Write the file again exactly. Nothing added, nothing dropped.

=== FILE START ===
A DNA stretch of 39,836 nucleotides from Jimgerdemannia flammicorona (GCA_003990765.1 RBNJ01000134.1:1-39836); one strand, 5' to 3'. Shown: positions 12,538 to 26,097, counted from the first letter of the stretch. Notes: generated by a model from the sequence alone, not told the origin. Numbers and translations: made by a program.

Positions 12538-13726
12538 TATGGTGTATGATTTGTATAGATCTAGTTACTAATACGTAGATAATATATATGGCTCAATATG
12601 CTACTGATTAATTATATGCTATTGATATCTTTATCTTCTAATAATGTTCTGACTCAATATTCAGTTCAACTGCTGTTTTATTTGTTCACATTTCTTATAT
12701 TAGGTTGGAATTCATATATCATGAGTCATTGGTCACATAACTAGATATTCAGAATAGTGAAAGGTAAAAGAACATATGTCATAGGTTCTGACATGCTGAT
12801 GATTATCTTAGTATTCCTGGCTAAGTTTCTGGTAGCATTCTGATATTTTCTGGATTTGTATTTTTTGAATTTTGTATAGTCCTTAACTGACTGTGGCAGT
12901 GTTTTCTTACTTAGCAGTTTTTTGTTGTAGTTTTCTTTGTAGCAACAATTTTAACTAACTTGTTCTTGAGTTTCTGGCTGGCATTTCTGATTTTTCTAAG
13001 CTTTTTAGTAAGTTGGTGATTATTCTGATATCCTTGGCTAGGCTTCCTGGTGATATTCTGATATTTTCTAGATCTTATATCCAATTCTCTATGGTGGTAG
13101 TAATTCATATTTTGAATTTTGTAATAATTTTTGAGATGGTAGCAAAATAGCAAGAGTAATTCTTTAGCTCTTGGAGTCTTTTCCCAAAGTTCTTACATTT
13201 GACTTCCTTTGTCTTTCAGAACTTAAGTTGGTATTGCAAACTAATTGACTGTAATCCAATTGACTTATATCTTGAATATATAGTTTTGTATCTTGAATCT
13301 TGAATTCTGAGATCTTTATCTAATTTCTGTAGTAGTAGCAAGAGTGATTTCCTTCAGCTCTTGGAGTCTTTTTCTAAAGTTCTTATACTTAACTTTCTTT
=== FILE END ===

A DNA stretch of 39,836 nucleotides from Jimgerdemannia flammicorona (GCA_003990765.1 RBNJ01000134.1:1-39836); one strand, 5' to 3'. Shown: positions 12,538 to 26,097, counted from the first letter of the stretch. Notes: generated by a model from the sequence alone, not told the origin. Numbers and translations: made by a program.

Positions 12538-13726
12538 TATGGTGTATGATTTGTATAGATCTAGTTACTAATACGTAGATAATATATATGGCTCAATATG
12601 CTACTGATTAATTATATGCTATTGATATCTTTATCTTCTAATAATGTTCTGACTCAATATTCAGTTCAACTGCTGTTTTATTTGTTCACATTTCTTATAT
12701 TAGGTTGGAATTCATATATCATGAGTCATTGGTCACATAACTAGATATTCAGAATAGTGAAAGGTAAAAGAACATATGTCATAGGTTCTGACATGCTGAT
12801 GATTATCTTAGTATTCCTGGCTAAGTTTCTGGTAGCATTCTGATATTTTCTGGATTTGTATTTTTTGAATTTTGTATAGTCCTTAACTGACTGTGGCAGT
12901 GTTTTCTTACTTAGCAGTTTTTTGTTGTAGTTTTCTTTGTAGCAACAATTTTAACTAACTTGTTCTTGAGTTTCTGGCTGGCATTTCTGATTTTTCTAAG
13001 CTTTTTAGTAAGTTGGTGATTATTCTGATATCCTTGGCTAGGCTTCCTGGTGATATTCTGATATTTTCTAGATCTTATATCCAATTCTCTATGGTGGTAG
13101 TAATTCATATTTTGAATTTTGTAATAATTTTTGAGATGGTAGCAAAATAGCAAGAGTAATTCTTTAGCTCTTGGAGTCTTTTCCCAAAGTTCTTACATTT
13201 GACTTCCTTTGTCTTTCAGAACTTAAGTTGGTATTGCAAACTAATTGACTGTAATCCAATTGACTTATATCTTGAATATATAGTTTTGTATCTTGAATCT
13301 TGAATTCTGAGATCTTTATCTAATTTCTGTAGTAGTAGCAAGAGTGATTTCCTTCAGCTCTTGGAGTCTTTTTCTAAAGTTCTTATACTTAACTTTCTTT